She said by appealing to people with all different types of dietary needs, the restaurant really took off and gained a lot of support.
Chang eventually bought out her silent partner, taking on full ownership of Erb Thai.
Now that her siblings are all in their 20s, Chang said they are starting to take an interest in running their own Erb Thai restaurants.
This year, one of Chang’s brothers, Joseph Her, opened the Erb Thai Café at 4160 Lake Michigan Drive NW in Standale at the start of this summer, and also has entered into a co-ownership agreement with Chang for a Michigan Street location called Erb Thai Xpress, which is set to open toward the end of November.
Chang is excited for the Michigan Street location to open, saying that, since the beginning, she has wanted to be able to cater to the Medical Mile businesses. For a period of time, the Wealthy Street location actually made deliveries to the Spectrum Health facilities there, but eventually had to stop due to lack of manpower.
Erb Thai Xpress will be slightly different than Erb Thai in that it will have a smaller menu and will focus on carryout orders. Although there won’t be any dine-in service, there are tables for patrons who wish to order and eat at the restaurant.
The restaurant is taking over the building that was briefly occupied by Donk’s Mexican Joint at 820 Michigan St. NE. Since renovations on the space had recently been done, Chang said she is focused on getting the kitchen up to par for Asian cooking, but the rest of the space won’t undergo any major changes.
Another endeavor that Chang launched earlier this year is Boba Bliss, a boba teashop, which is next door to the original Erb Thai on Wealthy Street.
Boba tea, also known as bubble tea, includes tapioca pearls combined with crushed tea and fruits to create a smoothie-like tea drink. Chang said Boba Bliss also offers wraps and a few other food items as well as an Asian beverage menu that includes Vietnamese coffee.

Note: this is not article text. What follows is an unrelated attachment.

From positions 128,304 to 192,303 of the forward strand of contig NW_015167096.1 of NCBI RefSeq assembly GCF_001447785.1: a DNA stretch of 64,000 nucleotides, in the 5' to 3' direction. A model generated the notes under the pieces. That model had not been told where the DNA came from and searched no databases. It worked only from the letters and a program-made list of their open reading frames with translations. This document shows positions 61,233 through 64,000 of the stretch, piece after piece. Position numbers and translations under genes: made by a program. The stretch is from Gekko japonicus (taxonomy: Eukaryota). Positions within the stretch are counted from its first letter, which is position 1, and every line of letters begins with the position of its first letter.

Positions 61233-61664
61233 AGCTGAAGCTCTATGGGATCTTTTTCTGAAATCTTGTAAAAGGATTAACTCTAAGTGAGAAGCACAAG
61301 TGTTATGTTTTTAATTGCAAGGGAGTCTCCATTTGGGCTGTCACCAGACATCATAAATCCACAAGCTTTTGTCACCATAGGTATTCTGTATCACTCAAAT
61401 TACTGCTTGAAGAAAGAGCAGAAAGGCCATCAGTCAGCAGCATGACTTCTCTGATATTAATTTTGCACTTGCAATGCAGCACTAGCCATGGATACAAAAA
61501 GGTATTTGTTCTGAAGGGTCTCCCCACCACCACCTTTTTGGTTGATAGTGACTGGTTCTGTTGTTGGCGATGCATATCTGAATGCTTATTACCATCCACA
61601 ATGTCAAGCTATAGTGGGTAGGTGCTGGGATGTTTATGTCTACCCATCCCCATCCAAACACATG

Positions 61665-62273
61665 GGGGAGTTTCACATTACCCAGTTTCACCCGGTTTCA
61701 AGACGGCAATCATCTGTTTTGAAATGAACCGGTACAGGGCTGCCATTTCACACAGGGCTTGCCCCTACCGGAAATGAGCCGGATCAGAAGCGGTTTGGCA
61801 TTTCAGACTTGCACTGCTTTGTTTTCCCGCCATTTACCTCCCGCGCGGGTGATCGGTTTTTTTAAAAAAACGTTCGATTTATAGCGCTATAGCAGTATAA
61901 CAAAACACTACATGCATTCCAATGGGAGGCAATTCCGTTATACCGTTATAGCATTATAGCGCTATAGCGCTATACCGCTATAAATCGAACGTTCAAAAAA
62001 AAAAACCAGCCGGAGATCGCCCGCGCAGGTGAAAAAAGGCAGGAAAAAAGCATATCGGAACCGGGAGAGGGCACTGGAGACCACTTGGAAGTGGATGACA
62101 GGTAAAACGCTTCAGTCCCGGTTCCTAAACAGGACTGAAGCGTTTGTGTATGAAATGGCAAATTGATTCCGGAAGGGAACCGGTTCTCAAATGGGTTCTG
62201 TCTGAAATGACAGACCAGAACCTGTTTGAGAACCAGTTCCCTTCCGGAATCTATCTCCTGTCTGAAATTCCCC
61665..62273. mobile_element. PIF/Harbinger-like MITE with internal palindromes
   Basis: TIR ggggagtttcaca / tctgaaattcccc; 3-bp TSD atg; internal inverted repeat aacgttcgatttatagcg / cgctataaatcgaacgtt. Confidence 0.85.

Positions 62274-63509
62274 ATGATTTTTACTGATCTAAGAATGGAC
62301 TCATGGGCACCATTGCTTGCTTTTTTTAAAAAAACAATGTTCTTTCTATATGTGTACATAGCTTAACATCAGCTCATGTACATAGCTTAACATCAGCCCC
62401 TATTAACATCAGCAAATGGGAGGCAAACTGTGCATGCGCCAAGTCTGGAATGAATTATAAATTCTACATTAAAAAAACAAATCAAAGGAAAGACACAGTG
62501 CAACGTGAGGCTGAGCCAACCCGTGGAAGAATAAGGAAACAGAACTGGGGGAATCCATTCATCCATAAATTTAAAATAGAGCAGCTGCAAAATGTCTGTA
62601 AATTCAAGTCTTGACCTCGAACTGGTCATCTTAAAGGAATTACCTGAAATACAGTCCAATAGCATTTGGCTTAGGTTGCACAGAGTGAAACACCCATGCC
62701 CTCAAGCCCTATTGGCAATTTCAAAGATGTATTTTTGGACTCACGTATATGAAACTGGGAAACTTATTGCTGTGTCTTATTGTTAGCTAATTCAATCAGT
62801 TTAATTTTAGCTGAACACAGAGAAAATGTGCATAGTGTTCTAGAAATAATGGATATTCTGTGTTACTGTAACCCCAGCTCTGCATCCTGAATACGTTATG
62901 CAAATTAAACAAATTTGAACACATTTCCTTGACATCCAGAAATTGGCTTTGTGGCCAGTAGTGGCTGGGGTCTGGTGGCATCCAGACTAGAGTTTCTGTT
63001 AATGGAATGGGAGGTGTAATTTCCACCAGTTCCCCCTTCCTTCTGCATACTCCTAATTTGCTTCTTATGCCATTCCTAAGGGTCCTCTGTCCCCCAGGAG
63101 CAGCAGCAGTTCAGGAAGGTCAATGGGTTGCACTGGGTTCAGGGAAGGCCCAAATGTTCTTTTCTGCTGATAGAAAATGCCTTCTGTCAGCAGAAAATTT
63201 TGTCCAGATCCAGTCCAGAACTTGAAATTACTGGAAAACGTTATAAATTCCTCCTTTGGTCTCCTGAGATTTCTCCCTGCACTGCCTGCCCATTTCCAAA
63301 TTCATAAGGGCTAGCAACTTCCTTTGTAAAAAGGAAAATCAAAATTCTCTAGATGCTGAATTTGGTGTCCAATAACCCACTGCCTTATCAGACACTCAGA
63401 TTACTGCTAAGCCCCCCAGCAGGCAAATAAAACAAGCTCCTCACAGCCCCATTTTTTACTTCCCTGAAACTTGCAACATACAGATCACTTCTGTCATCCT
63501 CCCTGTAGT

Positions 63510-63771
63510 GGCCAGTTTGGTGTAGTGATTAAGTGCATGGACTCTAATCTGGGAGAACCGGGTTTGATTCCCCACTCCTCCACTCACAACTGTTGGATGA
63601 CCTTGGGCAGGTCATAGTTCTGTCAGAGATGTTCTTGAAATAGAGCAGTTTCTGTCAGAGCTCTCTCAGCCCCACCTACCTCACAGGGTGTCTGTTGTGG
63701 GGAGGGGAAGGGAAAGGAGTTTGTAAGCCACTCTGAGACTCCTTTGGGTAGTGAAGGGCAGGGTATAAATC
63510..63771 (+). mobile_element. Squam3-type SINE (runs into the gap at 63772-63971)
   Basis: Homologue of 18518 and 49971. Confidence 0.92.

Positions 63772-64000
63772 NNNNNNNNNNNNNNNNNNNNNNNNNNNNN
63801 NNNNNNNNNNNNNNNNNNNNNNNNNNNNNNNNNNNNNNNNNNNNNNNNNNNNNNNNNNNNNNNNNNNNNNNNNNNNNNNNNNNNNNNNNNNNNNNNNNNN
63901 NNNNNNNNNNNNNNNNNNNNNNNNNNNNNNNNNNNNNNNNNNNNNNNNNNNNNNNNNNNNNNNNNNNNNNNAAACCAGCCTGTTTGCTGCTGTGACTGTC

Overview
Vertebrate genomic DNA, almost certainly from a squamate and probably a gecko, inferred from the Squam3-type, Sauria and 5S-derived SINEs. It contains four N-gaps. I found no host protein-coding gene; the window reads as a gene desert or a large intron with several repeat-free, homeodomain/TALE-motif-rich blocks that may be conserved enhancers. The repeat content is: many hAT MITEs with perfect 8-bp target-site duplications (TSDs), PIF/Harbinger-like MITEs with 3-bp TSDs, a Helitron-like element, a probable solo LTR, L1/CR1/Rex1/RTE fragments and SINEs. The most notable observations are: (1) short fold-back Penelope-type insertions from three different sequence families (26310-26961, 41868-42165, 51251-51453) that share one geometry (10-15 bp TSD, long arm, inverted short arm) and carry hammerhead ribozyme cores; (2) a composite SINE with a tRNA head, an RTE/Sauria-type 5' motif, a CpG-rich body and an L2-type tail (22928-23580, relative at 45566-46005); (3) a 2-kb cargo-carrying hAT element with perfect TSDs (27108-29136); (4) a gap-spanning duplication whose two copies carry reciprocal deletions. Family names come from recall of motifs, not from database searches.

“I launched that in July of this year,” Chang said. “It’s a seasonal thing. As of right now, we are closed until late spring.”
With plenty to keep her busy for now, Chang said there isn’t anything else new in the works, but she said she does have ideas for other types of restaurants down the road.
“Yeah, don’t be surprised,” she said. “I know there are other restaurants that I want to do aside from Thai. When I am more grounded with these locations, then I do want to venture off and do other things, too.”
Chang credits her family and restaurant background with much of her success.
“I was brought up with such a strong family background,” she said. “The business has always been family — not just immediate family, but extended family.”
With three young sons of her own, she’s already on the way to being able to staff her restaurant with her own family, but Chang said she doesn’t want to push her kids into the business.
“We used to nag our parents all the time and say, ‘Gosh, we hate (working at) the restaurant,’” she said. “It’s long hours and a big commitment. It takes a toll on you, especially as a child. I honestly don’t want my kids to go through that. …
“You don’t want to force them, but yet they are there and learning, and they are going to appreciate that, ‘Wow, this is how hard you have to work,’ and eventually maybe they will be like me and take over — or become doctors, who knows?”